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    Those beautiful 1958/59 Les Paul Standards are probably the holy grail not only for Mark Knopfler fans – Mark owns a 1958 and a 1959 and plays them on all his tours – but for all guitar players. Unfortunately the prices for these are in the region you’d normally pay for a house, so most of us will hardly ever get the chance to touch one of these. They came with those legendary original PAF humbucker pickups. Germany’s top pickup winder Harry Häussel has tried to replicate all tonal nuances of these with his 1959 model. Here is what the manufacturer himself says about his pickup:

    The “Häussel-1959″ model gives you that legendary old PAF sound, still sought-after by professionals the world over. Manufactured with original wire, original-sized magnets and our optimally-matched winding, this pickup will captivate you with its silky, ‘woody-warm’ sound – on chord work, the sound of each string is clearly defined, while the overall sound is breezy and slightly nasal, but never muddy. The extremely agreeable, sweet highs make each tone a desirable delicacy for sound gourmets, while solos become a symphony of soaring sonic satisfaction. The 1959 model ‘smacks’ beautifully each time you strike the strings, gliding effortlessly into harmonic overtones and feedback. This is a pickup with a powerful ‘hook’ -and perfect if you want to get that truly authentic PAF sound.

    Of course I don’t own a 1958 or 59 Les Paul, just an ‘ordinary’ 1974 Les Paul Custom . With its cherry sunburst finish it looks nice, especially after I replaced the black plastic parts to cream ones, and I also like the sound.  I was really satisfied with the original pickups – and many commentators on my youtube clips on which I played this guitar agreed with me. Nevertheless, I recently installed the Häussel pickups to hear for myself what all the talk about the silky, woody tone of the Häussel 1959 is about.

    I recorded a youtube video when I plugged in the guitar directly after putting in the pickups, so you will really witness my first impression of these pickups. Check out why I will leave them in my guitar and why I cannot go on with the original Gibson pickups anymore.

    The Häussels are not cheap but if you like me become addictive of this warm but transparent sound, you can get them for a top price here in my online shop.

     

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    I added a backing track for the long live version of Sultans of Swing to our online shop. Check it out and listen to sound samples here. It is 12:05 min long and includes the piano solo but is without saxophone. I hope to make a youtube cover over this backing track within the near future.

    "Buy me a beer" - donate for the site via PayPal. Or buy a backing track in my online shop :)

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    What can be nicer than one of those wonderful old National resophonic guitars like the Style-0? The answer is, of course, two of these! My friend Thomas brought his 1932 Style-O along for a photo session. And what a wonderful guitar this is – shiny and sparkling like one of the new reissues but real vintage, almost 80 years old. The pictures from the photo session show the guitar from all sides, and some in contrast to my battered-looking 1936 Style-O.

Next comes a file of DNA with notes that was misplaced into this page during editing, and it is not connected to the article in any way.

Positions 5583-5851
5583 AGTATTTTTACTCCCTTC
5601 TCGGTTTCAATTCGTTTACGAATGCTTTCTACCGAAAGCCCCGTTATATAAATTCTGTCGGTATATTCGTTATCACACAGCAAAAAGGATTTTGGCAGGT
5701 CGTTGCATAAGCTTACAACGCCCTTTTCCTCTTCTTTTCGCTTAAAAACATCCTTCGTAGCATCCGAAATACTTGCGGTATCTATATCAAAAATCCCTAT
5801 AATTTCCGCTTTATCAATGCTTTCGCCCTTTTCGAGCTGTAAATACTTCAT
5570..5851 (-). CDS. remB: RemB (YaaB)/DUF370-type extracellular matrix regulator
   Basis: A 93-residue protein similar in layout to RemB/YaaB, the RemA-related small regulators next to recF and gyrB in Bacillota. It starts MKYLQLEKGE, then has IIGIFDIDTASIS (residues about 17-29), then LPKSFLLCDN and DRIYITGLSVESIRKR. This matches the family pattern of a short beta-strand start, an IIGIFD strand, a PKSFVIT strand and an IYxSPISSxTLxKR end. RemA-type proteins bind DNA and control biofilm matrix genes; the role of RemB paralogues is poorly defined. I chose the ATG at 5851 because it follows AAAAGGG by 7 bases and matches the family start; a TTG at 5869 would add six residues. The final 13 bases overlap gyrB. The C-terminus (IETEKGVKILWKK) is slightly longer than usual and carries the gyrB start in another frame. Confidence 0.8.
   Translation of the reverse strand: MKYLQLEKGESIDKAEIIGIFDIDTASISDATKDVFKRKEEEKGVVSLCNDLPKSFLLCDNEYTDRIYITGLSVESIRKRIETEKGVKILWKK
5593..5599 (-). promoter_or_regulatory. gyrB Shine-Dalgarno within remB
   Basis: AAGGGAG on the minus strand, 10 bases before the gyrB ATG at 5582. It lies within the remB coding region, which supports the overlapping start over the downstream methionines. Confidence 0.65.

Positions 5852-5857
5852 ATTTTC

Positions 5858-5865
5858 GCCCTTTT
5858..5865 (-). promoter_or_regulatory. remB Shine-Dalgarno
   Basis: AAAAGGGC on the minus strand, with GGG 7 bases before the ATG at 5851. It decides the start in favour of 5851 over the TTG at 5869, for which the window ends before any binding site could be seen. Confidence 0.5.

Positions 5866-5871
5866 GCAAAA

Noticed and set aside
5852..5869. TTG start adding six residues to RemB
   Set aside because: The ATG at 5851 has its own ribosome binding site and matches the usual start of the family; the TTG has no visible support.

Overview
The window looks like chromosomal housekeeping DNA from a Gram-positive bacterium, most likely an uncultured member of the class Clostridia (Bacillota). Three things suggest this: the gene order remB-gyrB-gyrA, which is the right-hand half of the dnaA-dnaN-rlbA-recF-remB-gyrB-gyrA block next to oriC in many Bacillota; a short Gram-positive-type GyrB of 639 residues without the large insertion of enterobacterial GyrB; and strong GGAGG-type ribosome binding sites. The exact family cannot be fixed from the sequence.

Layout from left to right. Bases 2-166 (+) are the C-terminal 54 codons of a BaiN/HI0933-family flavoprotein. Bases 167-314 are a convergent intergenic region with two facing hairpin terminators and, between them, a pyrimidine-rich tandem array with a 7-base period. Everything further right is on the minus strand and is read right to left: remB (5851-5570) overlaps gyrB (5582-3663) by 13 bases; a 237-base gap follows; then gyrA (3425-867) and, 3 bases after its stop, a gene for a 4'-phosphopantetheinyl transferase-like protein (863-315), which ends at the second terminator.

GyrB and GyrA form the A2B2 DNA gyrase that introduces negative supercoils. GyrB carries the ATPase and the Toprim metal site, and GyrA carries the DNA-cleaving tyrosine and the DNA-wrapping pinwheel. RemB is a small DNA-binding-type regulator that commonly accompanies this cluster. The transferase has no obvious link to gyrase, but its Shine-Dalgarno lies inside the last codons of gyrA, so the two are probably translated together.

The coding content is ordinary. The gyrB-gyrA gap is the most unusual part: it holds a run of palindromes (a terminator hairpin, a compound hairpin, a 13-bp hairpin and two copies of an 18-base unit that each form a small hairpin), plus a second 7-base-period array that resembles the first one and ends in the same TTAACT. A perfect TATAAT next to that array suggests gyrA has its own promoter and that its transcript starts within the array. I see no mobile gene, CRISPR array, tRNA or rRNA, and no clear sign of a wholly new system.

1932 National Style-0

    1932 (above) - 1936 (below)

    Differences

    The National Style-0 from the early 30ies have a different, longer body shape. The body joins the neck at the 12th fret, while from the mid-30ies on the joint was near the 14th fret. For this reason the body was slightly larger, and thus has more volume. In fact Thomas’ National sounds deeper and has more low end than the 1936, however, you never know in how far the sound difference is caused by other aspects. One is that on his 1932 the resonator rests on a ring of thin rubber foil. This was done by a luthier some time ago to remedy buzz from the resonator.

    Both guitars differ a lot in detail, e.g. different resonator covers, different logos, different headstocks, etc. The pictures might tell more than many words here.

    Different body shape: 1936 (left), 1932 (right)

    The 1932 has a flat fingerboard while the 1936 is curved. Both have the original frets, but in case of the 1932 these are heavily worn, especially in the middle of the frets so that the frets appear almost concave which makes it unpleasant to fret certain chords. The 1936 has an extremely fat neck, the Shubb capo can be used only up to to the 5th fret and does not fit anymore beyond this point.

    Headstock shape: closed (1936, left) and slotted (1932, right)

     

    Both have the Hawaiian scene with a volcano, a canoe and the palm trees on the back, but both are different. National used many different variations over the years.

     

    Hawaiian scene: 1936 left, 1932 right

    Resonator (1932)

    Resonator (1936)

    Video

    "Buy me a beer" - donate for the site via PayPal. Or buy a backing track in my online shop :)

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